Help those who fight the same monsters you fought
I’ve chosen April to make Helena my Hero of the Month because April marks five years of being cancer-free for her. That’s right, the story has a happy ending, and the details of how her cancer was discovered, treated and eventually defeated can be seen in this video or read in articles like this one and this one.
Rather than repeat all the details of her battle with cancer here, I want to use Helena’s story as a launch pad to talk about two key principles for all aspiring heroes.
The first is that we should try to help others who struggle with the same things that we have struggled with in the past and overcome.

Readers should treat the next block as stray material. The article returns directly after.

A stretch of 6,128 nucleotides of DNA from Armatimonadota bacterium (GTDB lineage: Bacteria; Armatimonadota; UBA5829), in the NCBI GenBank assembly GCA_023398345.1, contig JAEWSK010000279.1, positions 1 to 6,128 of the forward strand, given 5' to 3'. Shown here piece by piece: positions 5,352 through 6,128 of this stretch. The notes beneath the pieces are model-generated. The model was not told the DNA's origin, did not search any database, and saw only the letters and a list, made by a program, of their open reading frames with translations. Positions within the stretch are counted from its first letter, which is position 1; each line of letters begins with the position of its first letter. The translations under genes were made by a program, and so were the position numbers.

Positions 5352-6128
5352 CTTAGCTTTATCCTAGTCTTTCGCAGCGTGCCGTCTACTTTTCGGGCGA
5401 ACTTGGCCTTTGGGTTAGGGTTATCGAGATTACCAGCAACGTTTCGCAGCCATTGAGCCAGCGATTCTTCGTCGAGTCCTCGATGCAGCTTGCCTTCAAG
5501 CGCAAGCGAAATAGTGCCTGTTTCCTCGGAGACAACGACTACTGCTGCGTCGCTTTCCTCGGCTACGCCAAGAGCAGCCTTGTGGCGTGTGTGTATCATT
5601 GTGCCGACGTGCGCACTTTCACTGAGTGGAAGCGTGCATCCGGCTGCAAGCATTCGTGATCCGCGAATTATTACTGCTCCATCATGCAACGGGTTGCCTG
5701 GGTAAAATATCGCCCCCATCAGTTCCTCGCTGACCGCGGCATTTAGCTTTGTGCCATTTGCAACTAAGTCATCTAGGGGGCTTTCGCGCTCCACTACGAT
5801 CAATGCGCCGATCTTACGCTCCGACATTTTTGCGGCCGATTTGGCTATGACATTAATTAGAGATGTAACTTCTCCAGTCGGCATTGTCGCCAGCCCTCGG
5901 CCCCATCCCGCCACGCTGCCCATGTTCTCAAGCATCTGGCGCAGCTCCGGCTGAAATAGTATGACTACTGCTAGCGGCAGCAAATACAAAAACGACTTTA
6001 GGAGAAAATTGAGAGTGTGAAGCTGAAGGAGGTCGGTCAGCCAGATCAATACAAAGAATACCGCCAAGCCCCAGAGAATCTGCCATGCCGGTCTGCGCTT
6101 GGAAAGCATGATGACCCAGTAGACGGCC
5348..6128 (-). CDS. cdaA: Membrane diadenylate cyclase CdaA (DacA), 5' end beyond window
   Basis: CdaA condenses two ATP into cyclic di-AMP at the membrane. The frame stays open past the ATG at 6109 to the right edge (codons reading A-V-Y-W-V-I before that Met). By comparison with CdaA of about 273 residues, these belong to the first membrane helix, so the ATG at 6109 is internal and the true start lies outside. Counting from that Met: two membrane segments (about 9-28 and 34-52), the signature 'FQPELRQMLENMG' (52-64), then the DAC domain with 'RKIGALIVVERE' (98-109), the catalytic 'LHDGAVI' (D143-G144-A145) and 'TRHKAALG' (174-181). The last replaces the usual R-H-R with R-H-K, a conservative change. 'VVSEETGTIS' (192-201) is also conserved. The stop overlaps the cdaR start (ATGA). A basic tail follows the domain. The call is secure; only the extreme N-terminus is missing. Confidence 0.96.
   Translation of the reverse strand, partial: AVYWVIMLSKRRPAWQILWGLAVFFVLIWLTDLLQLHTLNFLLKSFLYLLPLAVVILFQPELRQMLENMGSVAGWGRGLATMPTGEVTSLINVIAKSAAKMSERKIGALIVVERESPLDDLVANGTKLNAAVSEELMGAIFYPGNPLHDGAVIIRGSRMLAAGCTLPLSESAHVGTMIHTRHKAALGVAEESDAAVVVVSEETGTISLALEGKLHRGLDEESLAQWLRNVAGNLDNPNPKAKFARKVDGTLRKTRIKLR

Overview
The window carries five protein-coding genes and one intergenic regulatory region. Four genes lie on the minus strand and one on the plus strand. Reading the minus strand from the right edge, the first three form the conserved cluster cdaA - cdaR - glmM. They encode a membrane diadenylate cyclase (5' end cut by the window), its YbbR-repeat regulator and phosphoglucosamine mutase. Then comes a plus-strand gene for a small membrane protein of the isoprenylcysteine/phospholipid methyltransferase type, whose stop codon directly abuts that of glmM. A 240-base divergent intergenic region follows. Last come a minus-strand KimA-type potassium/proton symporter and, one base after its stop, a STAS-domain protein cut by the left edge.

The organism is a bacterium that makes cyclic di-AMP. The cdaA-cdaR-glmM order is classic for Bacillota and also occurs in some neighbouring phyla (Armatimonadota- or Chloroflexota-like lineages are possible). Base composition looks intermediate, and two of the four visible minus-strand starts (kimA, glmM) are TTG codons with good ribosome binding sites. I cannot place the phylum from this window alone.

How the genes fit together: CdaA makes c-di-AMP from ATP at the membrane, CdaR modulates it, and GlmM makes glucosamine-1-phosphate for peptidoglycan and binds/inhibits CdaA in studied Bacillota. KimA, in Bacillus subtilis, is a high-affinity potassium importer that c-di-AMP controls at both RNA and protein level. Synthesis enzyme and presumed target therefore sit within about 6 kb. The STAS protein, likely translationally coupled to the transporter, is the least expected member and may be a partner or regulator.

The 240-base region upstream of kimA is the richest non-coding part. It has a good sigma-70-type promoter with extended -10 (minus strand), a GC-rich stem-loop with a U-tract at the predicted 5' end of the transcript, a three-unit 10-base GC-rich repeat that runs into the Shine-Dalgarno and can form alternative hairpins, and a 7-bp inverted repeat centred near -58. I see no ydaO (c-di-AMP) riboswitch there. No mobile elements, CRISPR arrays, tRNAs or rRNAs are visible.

What’s wonderful about Helena is that after emerging victorious from her fight she has continued to regularly participate in functions, giving speeches and often serving as an ambassador and proverbial poster child for charity events and organizations like SickKids (the hospital where she was treated), Starlight, Camp Trillium and business like Cineplex which have raised hundreds of thousands of dollars for SickKids. The same goes for her dedicated and grateful parents, John and Sarah.
This doesn’t mean we shouldn’t also engage with causes that we’re less familiar with. There are many valuable experiences to be had from doing that as well. It just means that we understand what others like us are going through in a way that no one else, no matter how sensitive or empathetic, can ever truly understand, not even the people closest to them. You are therefore qualified to be a source of support for others that even their family and friends don’t know how to be. And that is a tremendous power and responsibility indeed.